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These scenarios show what a second wave of COVID-19 could look like



With the new corona virus spreading rapidly in February and March 2020, many governments introduced strict blocking measures. Through massive public efforts, these countries have managed to slow the pandemic.

Countries like Slovenia and New Zealand have combined different approaches to public health and eradicated the virus within their borders. Other countries, including the UK, have made significant progress in containing the spread of the disease.

However, the ban has resulted in significant economic and social losses in countries where strict social distance measures have been applied. Both governments and the public are now interested in lifting the restrictions and returning to normal life.

With the relaxation of the blocking rules, warnings of a possible recurrence of COVID-1

9 cases are issued – a so-called second wave.

The second wave of the Spanish flu pandemic in 1918-20 was particularly devastating, as was the second wave of the H1N1 epidemic in 2009-10. So what can be done to avoid a second wave of COVID-19?

(Public domain)(Public domain)

Susceptible and infected hosts and successful transmission are required for the virus to spread. These factors are conveniently identified by the reproductive number R, the average number of new cases caused by an infected person.

A value of R above one means that the number of cases increases as they decrease below one. Coronavirus R was estimated to be two to four prior to blocking.

Countries such as China, South Korea, New Zealand, Great Britain and most European countries have now reduced this value to less than one. In other countries such as Sweden or Russia, the value of R remains close to or above one, reflecting the increase in the number of cases.

The relationship between population behavior and the value of R is complicated, but we can still use this concept to illustrate how the second wave might appear.

You can find simulation details at https://statisticinsignificant.uk/2nd-wave/. Adam KleczkowskiYou can find simulation details here. (Adam Kleczkowski)

Over: Single wave epidemic. The upper diagram shows the time dependency of the model reproduction number. The lower diagram shows the predicted number of cases. The initial value of R is 2.7 and falls to 0.8 with the block.

As long as there are vulnerable and infected people in the population, the virus can spread. There is evidence that the first wave of the epidemic resulted in limited immunity that was far below herd immunity.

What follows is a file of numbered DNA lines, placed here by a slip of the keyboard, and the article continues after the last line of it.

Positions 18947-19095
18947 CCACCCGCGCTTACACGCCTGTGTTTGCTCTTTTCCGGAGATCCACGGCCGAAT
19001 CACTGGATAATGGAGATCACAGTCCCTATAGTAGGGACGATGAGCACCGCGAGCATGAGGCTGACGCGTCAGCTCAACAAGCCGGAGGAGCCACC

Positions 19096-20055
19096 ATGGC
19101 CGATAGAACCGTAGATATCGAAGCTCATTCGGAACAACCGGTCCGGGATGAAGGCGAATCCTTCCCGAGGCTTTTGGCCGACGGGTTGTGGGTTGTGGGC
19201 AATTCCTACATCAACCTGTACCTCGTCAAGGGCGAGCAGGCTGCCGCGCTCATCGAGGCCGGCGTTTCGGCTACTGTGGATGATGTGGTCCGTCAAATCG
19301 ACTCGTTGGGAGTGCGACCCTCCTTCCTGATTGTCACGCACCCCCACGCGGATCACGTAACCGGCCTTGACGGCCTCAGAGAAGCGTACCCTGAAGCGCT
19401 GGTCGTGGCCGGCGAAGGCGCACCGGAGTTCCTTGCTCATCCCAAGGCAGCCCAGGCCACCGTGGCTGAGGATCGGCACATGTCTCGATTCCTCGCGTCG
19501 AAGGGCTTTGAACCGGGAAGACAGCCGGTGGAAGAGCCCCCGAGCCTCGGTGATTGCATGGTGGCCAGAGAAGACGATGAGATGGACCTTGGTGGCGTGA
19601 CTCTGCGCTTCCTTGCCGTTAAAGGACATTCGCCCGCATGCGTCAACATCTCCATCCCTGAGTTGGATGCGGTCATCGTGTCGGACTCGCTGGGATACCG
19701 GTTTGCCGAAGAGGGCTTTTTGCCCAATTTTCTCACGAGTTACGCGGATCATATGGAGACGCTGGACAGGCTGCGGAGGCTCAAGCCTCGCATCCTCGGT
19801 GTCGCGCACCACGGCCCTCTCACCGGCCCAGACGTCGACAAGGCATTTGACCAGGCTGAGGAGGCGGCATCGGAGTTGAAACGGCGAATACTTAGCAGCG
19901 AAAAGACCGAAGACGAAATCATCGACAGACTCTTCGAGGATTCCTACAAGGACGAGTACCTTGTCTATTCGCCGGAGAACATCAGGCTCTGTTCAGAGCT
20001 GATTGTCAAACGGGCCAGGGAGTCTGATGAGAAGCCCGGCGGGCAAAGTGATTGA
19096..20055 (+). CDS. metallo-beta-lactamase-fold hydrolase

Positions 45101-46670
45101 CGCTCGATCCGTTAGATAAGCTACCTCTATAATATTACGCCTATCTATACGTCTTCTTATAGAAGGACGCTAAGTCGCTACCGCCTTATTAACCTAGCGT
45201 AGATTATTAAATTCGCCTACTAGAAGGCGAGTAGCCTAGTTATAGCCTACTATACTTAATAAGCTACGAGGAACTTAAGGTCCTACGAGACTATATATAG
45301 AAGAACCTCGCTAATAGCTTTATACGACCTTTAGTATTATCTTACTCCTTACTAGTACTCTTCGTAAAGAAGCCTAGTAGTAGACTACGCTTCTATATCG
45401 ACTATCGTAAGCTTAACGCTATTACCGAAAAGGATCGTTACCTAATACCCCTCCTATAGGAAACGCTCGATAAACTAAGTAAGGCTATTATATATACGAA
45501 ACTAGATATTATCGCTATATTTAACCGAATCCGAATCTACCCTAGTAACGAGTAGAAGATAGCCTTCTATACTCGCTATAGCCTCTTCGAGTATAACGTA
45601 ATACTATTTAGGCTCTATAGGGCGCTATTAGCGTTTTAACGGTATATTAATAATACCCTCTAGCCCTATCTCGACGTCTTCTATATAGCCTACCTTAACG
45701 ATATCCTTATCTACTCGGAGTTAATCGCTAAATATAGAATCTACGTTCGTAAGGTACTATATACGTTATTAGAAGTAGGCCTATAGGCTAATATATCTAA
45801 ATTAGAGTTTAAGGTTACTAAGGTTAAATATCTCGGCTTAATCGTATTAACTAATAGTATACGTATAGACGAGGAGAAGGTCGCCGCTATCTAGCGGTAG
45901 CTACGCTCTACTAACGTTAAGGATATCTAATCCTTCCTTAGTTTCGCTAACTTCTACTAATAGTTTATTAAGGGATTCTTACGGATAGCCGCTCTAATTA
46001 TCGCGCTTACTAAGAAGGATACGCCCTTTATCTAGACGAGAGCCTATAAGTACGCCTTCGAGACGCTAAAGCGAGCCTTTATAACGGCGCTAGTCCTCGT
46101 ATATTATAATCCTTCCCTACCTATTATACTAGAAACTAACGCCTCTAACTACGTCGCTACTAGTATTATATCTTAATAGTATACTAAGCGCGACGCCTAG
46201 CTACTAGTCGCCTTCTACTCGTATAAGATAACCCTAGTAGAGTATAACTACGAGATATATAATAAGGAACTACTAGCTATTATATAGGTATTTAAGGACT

There are also pockets of a population in which the virus not only survives but spreads further. Transfer to nursing homes is now a large percentage of cases in many countries.

As the lockdown measures relax, people begin to interact more with each other. This can lead to increased values ​​of R. However, it is important that the value of R be kept below or equal to one, as shown in the following figure.

More details here. (Adam Kleczkowski)More details here. (Adam Kleczkowski)

Over: Single wave epidemic with rebound due to lockdown relaxation. The initial value of R (upper diagram) is 2.7 and drops to 0.8 with the lock, but drops back to 1 when the lock measures are relaxed.

But even a relatively modest change from R to 1.2 would lead to a big breakout causing the second wave, which shows how important it is to get the control measures right.

More details here. (Adam Kleczkowski)More details here. (Adam Kleczkowski)

Over: Second wave. The initial value of R (upper diagram) is 2.7 and drops to 0.8 with the lock, but drops back to 1.2 when the lock measures are relaxed.

The response to the second wave requires recurrent blocking measures, as shown below. Although society has followed the restrictions remarkably well so far, fatigue could make it more difficult to re-enforce such strict guidelines.

More details here. (Adam Kleczkowski)More details here. (Adam Kleczkowski)

Over: A scenario with multiple outbreaks and blackout periods. The value of R (upper graph) is periodically increased to 1.2 when the lock is released and then falls back to 0.8 when it is re-imposed.

The epidemic could continue into fall and winter if seasonal flu could be common. While it appears that the SARS-CoV-2 virus is not greatly affected by the weather, the health care system could be overwhelmed if COVID-19 and the flu coincided.

On the positive side, preventive measures against the SARS-CoV-2 virus (such as masks and hand washing) could reduce the spread of the flu virus.

Eventually, the virus could mutate, which would result in a more infectious strain. Such a mutation could have made the second medium wave of Spanish flu particularly severe.

If something similar happened to the SARS-CoV-2 virus, the resulting epidemic would dwarf the current outbreak, even if the new R-value was only four, compared to 10-12 for mumps or 12-18 for Measles. Mumps and measles cannot be spread widely only by vaccination.

More details here. (Adam Kleczkowski)More details here. (Adam Kleczkowski)

Over: Great autumn wave. The value of R (upper diagram) is briefly increased to 4 in November. Note the changed number of cases compared to other diagrams.

In the near future, governments must carefully reconcile the needs of the economy and social life and suppress the spread of the virus. Testing, tracking, and containment, as well as local responses, are key elements of the strategy.

Epidemiological models and concepts like R can help determine where, how, when and for how long the government needs to intervene to prevent the second wave. The conversation

Adam Kleczkowski, Professor of Mathematics and Statistics, Strathclyde University.

This article is republished by The Conversation under a Creative Commons license. Read the original article.


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